Court held that frustration had not occurred as there was still a sign and that the contract had not promised to keep it turned on.

Destruction of subject matter of contract

Taylor v Caldwell (1863) 122 ER 309

Court held that the subject matter had been destroyed (hall) therefore there was frustration and the parties did not have to fulfil its obligations under the contract

Failure of Expected Condition or Event

Krell v Henry [1903] 2 KB 740

D hires a room for a day in order to see the coronation of Edward VII. However, due to the king’s illness, this event was cancelled.

Court held that the cancellation of the coronation had the effect of discharging both parties’ contracting obligations as it was satisfied that both parties were aware of the object of the contract

Herne Bay Steamboat Co v Hutton [1903] 2 KB 683

D hired a boat ‘for the purpose of viewing the naval review and for a day’s cruise around the fleet.’ However, the naval review was cancelled and D wanted to terminate the contract.

Court held that the cancellation of the naval review did not frustrate the contract as this was not proven to be the sole purpose of D hiring the boat.

Failure of a continuing condition or event

Horlock v Beal [1916] 1 AC 486

P’s husband entered into a 2 year contract to serve as a crew member on D’s ship. However, the war broke out and her husband was imprisoned. P sued for her share of her husband’s wages

Court held that due to the frustration of the war, this was not possible as the contract no longer was binding on the parties.

Codelfa Construction Pty Ltd v State Rail Authority of New South Wales [1982] 149 CLR 337

P entered into a contract to build a railway. The contract stated that P would be working 24 hours. However, due to an injunction sought by the residents, P was restricted to working fewer hours.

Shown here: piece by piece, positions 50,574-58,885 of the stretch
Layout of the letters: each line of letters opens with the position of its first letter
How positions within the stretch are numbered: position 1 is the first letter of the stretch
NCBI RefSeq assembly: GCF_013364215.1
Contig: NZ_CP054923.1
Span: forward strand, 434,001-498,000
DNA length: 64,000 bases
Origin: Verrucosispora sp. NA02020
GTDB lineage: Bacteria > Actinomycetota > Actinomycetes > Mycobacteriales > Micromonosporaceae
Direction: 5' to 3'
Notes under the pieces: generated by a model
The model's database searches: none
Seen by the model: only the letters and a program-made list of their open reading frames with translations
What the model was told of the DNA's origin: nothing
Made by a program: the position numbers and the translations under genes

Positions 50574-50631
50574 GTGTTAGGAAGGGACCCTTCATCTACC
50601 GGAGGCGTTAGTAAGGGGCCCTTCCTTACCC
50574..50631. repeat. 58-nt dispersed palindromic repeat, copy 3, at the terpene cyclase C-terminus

Court held that there was frustration because due to this, the obligations of the parties were different than what had been intended.

Davis Contractors Ltd v Fareham UDC [1956] AC 696

P entered into a contract with D to build 78 houses during an 8 month period. For various reasons, the project took 22 months to complete and ran over the agreed budget. P therefore sued for the extra cost under the claim that the contract had been frustrated

Court held that there was no frustration because the events that had delayed the project could have been foreseen and contemplated.

Contracts for Personal Services

Horlock v Beal [1916] 1 AC 486

Contract of service was frustrated due to the war

Simmons v Hay (1964) 81 WN (Pt 1) NSW 358

P was employed by D for a fixed period. However, he became incapacitated and was unable to discharge his duties under the contract. P sued for unfair dismissal.

Court held that the contract had been frustrated and that it was not contemplated that P would become permanently incapacitated.

Government Intervention

Metropolitan Water Board v Dick Kerr and Co [1917] 2 KB 1